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A recent headline hailed 2014 as the "Year of the Employee." After five years of the U.S. being beset by budget-cutting, layoffs and asking workers to do more (or at least the same amount of work) with less, Forbes contributor Josh Bersin predicts that the balance of power will shift from the organization to employees.
"High-performing employees will start to exert control," Bersin writes. "Top people with key skills (engineering, math, life sciences, energy) will be in short supply. Thanks to the U.S. healthcare laws, people will feel more free to change jobs. And companies who can’t engage and attract Millennials will lose out."
Moreover, employees will again be looking for more than just a job; they will be seeking meaningful work. They will desire more opportunities to learn and grow. All the while, they will want balance between their professional and personal lives—working to live, not living to work. These are but a few ways employees may exert more control in the year ahead.
Employers must understand and adapt to the reality that, in 2014, employees will again have a simple but powerful tool: choice. So, what does your organization offer to help workers make that choice? What differentiates you? What is your brand as an employer? In a more competitive job market, HR professionals must utilize every available tool to get and keep the best employees.
New Society for Human Resource Management (SHRM) research shows that employers may be underutilizing at least one effective tool. Our 2013 State of Employee Benefits in the Workplace survey findings revealed that, while many employers had difficulty recruiting and retaining employees, only a quarter touted benefits such as wellness initiatives and flexible work arrangements. Yet, with wages holding fairly steady since the recession, benefits have taken on new importance, and employers would do well to consider a "total rewards" approach to attracting top talent.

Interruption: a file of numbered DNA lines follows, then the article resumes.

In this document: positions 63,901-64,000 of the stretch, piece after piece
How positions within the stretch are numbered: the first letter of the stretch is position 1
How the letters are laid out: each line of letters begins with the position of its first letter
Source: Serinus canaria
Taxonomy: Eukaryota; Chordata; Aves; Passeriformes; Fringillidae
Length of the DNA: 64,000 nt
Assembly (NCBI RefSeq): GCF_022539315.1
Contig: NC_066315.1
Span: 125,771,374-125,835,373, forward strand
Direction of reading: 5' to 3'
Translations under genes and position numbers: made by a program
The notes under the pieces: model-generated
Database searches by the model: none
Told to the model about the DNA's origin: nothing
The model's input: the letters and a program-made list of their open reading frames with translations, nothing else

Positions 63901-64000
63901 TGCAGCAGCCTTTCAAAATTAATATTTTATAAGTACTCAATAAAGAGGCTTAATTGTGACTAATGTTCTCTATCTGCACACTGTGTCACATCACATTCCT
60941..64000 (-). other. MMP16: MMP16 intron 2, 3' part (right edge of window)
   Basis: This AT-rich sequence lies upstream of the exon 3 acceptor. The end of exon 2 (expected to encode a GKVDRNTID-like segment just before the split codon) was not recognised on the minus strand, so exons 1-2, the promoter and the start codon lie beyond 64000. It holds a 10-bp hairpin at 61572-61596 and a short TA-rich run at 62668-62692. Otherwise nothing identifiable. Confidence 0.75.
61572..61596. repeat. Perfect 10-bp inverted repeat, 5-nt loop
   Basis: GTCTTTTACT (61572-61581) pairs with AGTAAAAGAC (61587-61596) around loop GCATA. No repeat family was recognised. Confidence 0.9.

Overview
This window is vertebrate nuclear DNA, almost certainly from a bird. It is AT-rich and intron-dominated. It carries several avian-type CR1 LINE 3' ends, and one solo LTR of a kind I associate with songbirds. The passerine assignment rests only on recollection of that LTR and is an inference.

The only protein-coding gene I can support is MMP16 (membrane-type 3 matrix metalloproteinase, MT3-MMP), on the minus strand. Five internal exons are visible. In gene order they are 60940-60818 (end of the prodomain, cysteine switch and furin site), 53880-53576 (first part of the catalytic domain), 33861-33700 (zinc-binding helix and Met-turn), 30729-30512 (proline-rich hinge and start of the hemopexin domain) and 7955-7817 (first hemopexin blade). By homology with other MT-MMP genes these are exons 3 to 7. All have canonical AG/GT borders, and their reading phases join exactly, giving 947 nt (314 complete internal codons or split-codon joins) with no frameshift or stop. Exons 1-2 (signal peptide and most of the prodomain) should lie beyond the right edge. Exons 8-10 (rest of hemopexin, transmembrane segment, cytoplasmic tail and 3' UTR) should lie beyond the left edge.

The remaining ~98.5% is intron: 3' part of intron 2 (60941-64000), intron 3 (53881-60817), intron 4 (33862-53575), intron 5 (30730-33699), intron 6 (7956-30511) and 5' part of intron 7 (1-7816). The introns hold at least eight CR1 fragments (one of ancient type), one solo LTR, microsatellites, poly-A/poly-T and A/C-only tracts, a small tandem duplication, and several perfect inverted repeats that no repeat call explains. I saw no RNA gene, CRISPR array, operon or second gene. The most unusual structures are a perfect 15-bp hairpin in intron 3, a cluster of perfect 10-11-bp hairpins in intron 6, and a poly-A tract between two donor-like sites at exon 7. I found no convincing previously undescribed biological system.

It is an approach we take to heart at SHRM. Recently, our Alexandria, Va.-based headquarters was named one of Washingtonian magazine’s Great Places to Work for 2013. SHRM was recognized for such factors as competitive pay and benefits, challenging and interesting work, great work/life balance, professional development opportunities, financial stability, commitment to charity and community, and the recognition and respect given to employees. This acknowledgment is a reflection of our workplace values: What we do matters. Our people matter. And our culture matters.
As HR professionals, you can help drive business success by building great places to work—places where top talent is motivated to come and to stay. The pages of this month’s issue of HR Magazine are rich with information to help, from our special report on benefits—including articles addressing rising health care costs and preparing employees for retirement—to our Q&A with Dr. David Posen about how HR can alleviate workplace stress.
It remains to be seen if 2014 will be the Year of the Employee, but our organizations will be better-served if we prepare as if it will be and strive to become employers of choice.
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